Rosie's death has kicked everything out of orbit, from the Larsens' life to the political aspirations of Darren Richmond. This week, Gwen sought assistance from her father, Senator Eaton (played, of course, by Alan Dale), urging him to arrange a meeting between Darren and local hotshot Drexler, whose antics are lapped up by Seattle's well-heeled set but who seems like little more than an unlikable kid who struck it rich and uses his money to lord it over everyone around him. While Darren doesn't want to cut any deals with Drexler, he reluctantly takes a $50,000 check from him, using it to pay for a new billboard and cover other campaign costs. (He's unaware that it was Gwen that made the meet possible, even as she's chided by her father for sleeping with her candidate.)

It certainly seems as though Gwen is on the up-and-up, but then again so is Jamie, who we learn is secretly working for Darren. In a very Damages-like twist, Jamie is spying on Lesley Adams for Darren, ingratiating himself to the incumbent and hoping to learn who in the Richmond campaign is the saboteur. After all, as Darren and Jamie both acknowledge, if Jamie wanted to screw over Darren, he would have been smarter about it. Which begs the question: if it's not Jamie, just who is leaking information? Hmmm... (And I'm chuffed that it means Jamie is sticking around, as his deviousness and ambition make for good character qualities in a political thriller.)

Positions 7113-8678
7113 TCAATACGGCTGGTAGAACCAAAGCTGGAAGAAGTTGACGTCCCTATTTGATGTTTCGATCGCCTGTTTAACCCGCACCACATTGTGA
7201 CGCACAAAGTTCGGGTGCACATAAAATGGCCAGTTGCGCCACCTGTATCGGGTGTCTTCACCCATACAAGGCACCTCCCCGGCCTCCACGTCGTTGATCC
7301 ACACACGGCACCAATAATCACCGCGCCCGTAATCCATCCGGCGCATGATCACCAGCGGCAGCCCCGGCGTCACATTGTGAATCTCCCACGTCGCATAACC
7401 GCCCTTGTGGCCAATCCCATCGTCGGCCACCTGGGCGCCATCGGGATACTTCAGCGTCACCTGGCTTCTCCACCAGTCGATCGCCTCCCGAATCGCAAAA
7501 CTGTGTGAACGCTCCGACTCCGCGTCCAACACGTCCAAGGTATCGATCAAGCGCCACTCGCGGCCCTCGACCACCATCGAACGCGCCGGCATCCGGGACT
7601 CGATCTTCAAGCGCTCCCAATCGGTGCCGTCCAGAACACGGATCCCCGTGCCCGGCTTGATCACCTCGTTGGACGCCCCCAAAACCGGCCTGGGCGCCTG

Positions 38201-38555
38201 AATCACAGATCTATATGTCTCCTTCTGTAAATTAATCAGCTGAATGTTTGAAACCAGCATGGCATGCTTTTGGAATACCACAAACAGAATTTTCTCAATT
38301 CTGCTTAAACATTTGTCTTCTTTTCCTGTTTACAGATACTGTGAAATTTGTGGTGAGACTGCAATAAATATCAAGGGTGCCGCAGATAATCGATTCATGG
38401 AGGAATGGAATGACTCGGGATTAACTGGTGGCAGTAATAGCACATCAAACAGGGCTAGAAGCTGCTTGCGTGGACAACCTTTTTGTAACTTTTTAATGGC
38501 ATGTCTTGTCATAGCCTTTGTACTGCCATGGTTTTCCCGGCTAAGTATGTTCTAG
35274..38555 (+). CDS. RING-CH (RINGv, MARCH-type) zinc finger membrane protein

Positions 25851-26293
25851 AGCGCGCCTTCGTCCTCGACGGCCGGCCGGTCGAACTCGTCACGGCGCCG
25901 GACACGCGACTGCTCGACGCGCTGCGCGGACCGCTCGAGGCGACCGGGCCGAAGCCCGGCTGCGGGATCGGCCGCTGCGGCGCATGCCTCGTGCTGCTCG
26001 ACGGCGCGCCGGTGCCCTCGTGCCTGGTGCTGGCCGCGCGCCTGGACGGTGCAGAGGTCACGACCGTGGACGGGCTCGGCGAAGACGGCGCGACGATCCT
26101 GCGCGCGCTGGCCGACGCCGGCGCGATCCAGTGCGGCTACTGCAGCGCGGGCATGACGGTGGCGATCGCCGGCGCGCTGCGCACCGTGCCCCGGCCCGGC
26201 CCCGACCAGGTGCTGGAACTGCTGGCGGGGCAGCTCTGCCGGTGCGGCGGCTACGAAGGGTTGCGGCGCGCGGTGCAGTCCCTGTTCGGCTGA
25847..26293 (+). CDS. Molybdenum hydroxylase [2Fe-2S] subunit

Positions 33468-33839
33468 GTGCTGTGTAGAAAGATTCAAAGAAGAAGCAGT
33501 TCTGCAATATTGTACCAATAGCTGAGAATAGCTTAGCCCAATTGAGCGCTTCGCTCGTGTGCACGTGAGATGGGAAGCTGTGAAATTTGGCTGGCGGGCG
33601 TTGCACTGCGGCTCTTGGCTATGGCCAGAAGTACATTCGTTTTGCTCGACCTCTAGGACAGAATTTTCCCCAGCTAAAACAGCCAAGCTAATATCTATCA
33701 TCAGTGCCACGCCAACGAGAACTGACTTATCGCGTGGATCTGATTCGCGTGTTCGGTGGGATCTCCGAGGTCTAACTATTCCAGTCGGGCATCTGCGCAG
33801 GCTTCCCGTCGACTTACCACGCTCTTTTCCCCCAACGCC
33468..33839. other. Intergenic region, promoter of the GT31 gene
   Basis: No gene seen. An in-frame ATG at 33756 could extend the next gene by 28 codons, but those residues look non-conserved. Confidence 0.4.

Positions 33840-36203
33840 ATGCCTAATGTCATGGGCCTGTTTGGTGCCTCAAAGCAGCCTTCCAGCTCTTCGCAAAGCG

And then there's Sarah Linden herself. She blows off trying out wedding cake samples with Rick for examining Rosie's room one last time. Is she getting too close to this case? Is she stuck in a repeating pattern once more? She's drawn to that drawing from the pilot episode again, its eerie sketch of trees, the silent scene less pleasant and more disturbing, another soundless echo of another dead girl...

Next week on The Killing ("Super 8"), Richmond and his team plan an anti-crime commercial; Stan turns to a work colleague for help in finding Rosie's killer.

Comments

Debbie said…
I am loving this show, and can't thank you enough for writing about it too. The writers, the actors, the weather, and the slow pace are making us wade through the various paths that the police are taking with this show. Can't wait to learn more!
rockauteur said…
Great episode. Obviously its only episode 5 so I doubt Bennet is the killer... but he might be partly to blame if through his work with Richmond's anti-gang intiative, he somehow, accidentally introduced her to her killer. Great episode with a great twist. But doubtful he is the killer... but then again... who knows? He was genuinely surprised about the sex tape video and its implications, even if in the end, it wasn't about Rosie. Only time will tell! Can't wait to see all the pieces fit together!